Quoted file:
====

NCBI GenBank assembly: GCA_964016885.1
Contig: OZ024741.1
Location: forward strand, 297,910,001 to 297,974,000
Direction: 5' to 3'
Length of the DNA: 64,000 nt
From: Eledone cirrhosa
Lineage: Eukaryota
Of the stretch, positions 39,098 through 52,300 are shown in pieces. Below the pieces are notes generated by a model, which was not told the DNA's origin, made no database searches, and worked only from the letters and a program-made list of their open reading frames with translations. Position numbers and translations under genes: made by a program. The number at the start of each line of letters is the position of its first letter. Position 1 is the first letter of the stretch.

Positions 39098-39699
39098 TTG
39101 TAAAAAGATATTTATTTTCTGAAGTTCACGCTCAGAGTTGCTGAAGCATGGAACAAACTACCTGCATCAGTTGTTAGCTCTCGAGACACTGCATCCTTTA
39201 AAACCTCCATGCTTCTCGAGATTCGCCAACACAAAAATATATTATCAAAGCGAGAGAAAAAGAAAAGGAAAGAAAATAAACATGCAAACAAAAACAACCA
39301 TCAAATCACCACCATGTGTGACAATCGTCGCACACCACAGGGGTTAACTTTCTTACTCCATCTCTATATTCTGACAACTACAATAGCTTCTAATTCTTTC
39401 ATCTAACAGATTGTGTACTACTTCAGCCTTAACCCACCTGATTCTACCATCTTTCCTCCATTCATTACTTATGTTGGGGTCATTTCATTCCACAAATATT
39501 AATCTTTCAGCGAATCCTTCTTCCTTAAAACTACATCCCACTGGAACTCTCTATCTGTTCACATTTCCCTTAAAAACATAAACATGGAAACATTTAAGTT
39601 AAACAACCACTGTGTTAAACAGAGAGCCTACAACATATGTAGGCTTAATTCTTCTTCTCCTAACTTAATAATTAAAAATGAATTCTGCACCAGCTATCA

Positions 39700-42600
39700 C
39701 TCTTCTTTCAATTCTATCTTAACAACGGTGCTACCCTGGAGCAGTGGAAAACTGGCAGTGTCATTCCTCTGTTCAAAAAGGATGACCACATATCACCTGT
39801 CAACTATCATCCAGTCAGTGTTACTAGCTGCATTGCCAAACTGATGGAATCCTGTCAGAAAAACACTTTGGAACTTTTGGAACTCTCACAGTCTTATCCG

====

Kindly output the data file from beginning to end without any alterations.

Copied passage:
NCBI GenBank assembly: GCA_964016885.1
Contig: OZ024741.1
Location: forward strand, 297,910,001 to 297,974,000
Direction: 5' to 3'
Length of the DNA: 64,000 nt
From: Eledone cirrhosa
Lineage: Eukaryota
Of the stretch, positions 39,098 through 52,300 are shown in pieces. Below the pieces are notes generated by a model, which was not told the DNA's origin, made no database searches, and worked only from the letters and a program-made list of their open reading frames with translations. Position numbers and translations under genes: made by a program. The number at the start of each line of letters is the position of its first letter. Position 1 is the first letter of the stretch.

Positions 39098-39699
39098 TTG
39101 TAAAAAGATATTTATTTTCTGAAGTTCACGCTCAGAGTTGCTGAAGCATGGAACAAACTACCTGCATCAGTTGTTAGCTCTCGAGACACTGCATCCTTTA
39201 AAACCTCCATGCTTCTCGAGATTCGCCAACACAAAAATATATTATCAAAGCGAGAGAAAAAGAAAAGGAAAGAAAATAAACATGCAAACAAAAACAACCA
39301 TCAAATCACCACCATGTGTGACAATCGTCGCACACCACAGGGGTTAACTTTCTTACTCCATCTCTATATTCTGACAACTACAATAGCTTCTAATTCTTTC
39401 ATCTAACAGATTGTGTACTACTTCAGCCTTAACCCACCTGATTCTACCATCTTTCCTCCATTCATTACTTATGTTGGGGTCATTTCATTCCACAAATATT
39501 AATCTTTCAGCGAATCCTTCTTCCTTAAAACTACATCCCACTGGAACTCTCTATCTGTTCACATTTCCCTTAAAAACATAAACATGGAAACATTTAAGTT
39601 AAACAACCACTGTGTTAAACAGAGAGCCTACAACATATGTAGGCTTAATTCTTCTTCTCCTAACTTAATAATTAAAAATGAATTCTGCACCAGCTATCA

Positions 39700-42600
39700 C
39701 TCTTCTTTCAATTCTATCTTAACAACGGTGCTACCCTGGAGCAGTGGAAAACTGGCAGTGTCATTCCTCTGTTCAAAAAGGATGACCACATATCACCTGT
39801 CAACTATCATCCAGTCAGTGTTACTAGCTGCATTGCCAAACTGATGGAATCCTGTCAGAAAAACACTTTGGAACTTTTGGAACTCTCACAGTCTTATCCG